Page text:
West Jordan has an art gallery? Schorr does
Aug 01, 2018 01:38PM
By Jana Klopsch
The William Schorr Gallery offers an intimate setting to enjoy the art of local artists. (Schorr Gallery)
By Bob Bedore | [email protected]
Tucked away on the third floor of West Jordan’s City Hall is a great little hidden treasure that’s well worth the hunt. In the little room next to the elevators you’ll find the Schorr Gallery and with it a mix of art in various styles (depending on the exhibits showing) from Utah artists.
Curators Becky Klundt and Steven Leitch have taken on a mission to introduce the community to art in all forms—from traditional to contemporary to abstract. The gallery features paintings, photography, sculptures, mixed media and anything else Klundt and Leitch can find.
“For me, as curator, I want the Schorr to be a place where people can come, relax and appreciate art and the fine artists that exhibit their craft in our gallery,” Leitch said.
The gallery is open to the public Mondays through Fridays from 8 a.m. to 5 p.m., but keep in mind that there might be a city meeting going on inside. The art helps create a great ambiance for the meetings. If you would like to bring a group or a class field trip, contact someone at city hall and make sure the gallery is available.
The gallery has also featured great works with some standouts, including “The Book of Revelations” exhibit from Rachel Coleman. This showing produced large paintings of her interpretations from verses found in the Old Testament. These huge works of art filled the gallery with color.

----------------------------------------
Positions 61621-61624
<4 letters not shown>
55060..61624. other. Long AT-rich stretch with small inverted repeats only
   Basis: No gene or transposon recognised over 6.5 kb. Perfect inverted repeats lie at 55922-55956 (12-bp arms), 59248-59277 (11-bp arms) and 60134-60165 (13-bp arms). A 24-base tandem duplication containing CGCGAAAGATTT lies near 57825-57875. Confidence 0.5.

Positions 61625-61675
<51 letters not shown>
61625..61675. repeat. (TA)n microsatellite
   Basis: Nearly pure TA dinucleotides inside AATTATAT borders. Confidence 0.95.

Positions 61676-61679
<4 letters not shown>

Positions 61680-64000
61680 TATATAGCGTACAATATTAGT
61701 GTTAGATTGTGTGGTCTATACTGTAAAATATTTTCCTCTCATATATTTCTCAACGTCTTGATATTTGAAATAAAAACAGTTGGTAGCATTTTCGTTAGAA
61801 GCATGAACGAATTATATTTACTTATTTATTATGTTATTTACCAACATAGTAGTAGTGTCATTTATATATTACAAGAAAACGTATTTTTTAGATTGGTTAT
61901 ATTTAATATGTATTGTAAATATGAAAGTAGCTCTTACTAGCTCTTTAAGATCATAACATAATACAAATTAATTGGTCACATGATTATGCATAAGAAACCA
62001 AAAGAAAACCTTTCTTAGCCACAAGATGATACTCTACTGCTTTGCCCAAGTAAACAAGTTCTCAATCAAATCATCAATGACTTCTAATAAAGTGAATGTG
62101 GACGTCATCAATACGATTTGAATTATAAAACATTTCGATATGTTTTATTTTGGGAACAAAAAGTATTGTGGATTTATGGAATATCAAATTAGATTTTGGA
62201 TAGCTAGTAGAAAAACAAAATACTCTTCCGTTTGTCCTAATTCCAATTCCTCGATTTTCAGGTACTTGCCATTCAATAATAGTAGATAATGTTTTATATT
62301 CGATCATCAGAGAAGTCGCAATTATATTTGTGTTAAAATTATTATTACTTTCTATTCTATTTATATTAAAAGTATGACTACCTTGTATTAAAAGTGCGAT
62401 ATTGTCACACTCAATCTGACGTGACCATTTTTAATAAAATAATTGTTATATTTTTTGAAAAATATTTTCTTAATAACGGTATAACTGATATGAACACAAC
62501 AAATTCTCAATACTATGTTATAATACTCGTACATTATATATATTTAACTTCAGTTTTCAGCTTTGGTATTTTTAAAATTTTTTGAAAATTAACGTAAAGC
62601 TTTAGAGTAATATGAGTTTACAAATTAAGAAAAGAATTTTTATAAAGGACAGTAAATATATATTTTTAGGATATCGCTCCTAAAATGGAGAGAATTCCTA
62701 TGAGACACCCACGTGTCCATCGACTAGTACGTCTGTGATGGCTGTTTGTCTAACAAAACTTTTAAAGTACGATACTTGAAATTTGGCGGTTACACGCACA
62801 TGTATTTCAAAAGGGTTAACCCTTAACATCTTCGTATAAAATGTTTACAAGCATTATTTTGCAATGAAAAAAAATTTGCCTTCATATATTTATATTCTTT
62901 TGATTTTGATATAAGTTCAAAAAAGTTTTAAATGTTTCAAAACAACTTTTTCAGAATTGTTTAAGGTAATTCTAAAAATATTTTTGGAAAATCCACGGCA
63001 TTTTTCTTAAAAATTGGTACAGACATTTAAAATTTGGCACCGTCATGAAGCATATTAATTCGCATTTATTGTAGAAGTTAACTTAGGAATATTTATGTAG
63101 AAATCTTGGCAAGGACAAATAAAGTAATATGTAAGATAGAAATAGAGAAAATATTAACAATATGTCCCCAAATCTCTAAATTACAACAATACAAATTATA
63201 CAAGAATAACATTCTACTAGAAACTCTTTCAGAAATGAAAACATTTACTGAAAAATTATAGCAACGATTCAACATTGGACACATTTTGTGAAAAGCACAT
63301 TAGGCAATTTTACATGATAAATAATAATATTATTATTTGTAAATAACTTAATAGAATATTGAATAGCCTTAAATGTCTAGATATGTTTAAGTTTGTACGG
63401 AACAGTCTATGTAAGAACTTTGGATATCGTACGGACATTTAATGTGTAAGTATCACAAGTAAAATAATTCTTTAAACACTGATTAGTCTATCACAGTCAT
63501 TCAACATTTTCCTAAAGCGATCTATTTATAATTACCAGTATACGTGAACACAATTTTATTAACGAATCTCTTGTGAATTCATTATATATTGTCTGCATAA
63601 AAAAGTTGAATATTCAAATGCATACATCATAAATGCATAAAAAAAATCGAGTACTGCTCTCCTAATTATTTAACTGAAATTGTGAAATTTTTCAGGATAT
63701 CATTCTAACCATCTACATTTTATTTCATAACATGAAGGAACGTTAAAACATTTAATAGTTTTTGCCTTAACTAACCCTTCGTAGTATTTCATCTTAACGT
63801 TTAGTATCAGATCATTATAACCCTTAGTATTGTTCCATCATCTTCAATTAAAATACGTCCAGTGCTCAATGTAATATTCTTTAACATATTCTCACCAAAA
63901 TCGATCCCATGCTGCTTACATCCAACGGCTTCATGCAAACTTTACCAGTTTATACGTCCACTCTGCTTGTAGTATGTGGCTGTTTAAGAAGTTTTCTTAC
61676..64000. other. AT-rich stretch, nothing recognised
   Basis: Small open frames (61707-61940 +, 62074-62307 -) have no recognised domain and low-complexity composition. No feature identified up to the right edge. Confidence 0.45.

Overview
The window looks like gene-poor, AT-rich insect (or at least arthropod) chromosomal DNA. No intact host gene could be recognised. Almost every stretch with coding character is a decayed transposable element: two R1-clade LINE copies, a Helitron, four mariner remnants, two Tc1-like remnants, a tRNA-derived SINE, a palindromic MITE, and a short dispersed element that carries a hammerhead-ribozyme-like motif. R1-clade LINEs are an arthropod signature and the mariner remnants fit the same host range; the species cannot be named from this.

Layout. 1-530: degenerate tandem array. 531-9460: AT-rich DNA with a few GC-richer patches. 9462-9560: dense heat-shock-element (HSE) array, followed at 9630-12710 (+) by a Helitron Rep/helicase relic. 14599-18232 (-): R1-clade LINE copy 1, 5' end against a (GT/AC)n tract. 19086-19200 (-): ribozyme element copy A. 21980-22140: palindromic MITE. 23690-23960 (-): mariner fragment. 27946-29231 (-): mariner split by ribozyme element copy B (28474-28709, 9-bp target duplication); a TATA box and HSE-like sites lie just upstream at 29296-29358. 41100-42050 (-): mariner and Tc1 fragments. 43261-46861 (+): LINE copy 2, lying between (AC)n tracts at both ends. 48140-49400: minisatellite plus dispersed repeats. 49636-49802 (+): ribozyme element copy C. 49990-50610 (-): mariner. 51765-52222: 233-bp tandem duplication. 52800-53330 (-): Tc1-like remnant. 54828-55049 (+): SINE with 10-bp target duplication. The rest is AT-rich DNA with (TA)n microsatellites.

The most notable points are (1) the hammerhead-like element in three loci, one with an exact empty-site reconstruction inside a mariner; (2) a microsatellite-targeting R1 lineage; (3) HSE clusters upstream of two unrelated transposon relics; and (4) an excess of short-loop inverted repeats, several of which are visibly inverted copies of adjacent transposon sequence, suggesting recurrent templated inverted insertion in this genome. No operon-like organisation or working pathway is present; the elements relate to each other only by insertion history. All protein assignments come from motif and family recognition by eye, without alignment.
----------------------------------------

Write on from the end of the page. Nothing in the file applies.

The Schorr has also displayed the acrylic paintings and hand-crafted jewelry of Stephanie St. Thomas giving a unique look to the gallery. There was also the work of South Jordan metal sculptor Rick Prazen. Prazen’s work has been seen all around the country, and now locals get to enjoy it.
Currently, the gallery is displaying paintings from many local artists. This will stay up until Sept. 6 when the Schorr will once again play host to the Intermountain Society of Artists annual art competition. The opening reception that night will start at 7 p.m., and the winners will then be announced. Make plans now to attend.
Many of the artworks are for sale within the gallery, though, admittedly sales aren’t plentiful. The gallery takes a much smaller percentage of a sale, allowing artists to keep more money and bring their prices down. Sales are likely limited due to the location, but Leitch and Klundt have hopes that a new cultural arts center will give the gallery more exposure.
The gallery opened in 1994 and gets its name from William “Bill” Schorr, a German native who moved to Utah in 1925 at the age of 20. He worked to make enough money to bring his entire family to Utah and eventually buy his own farm in West Jordan. He was active in the community and continued to donate to many organizations, always feeling as if he wanted to give back to a country that made so much possible to him.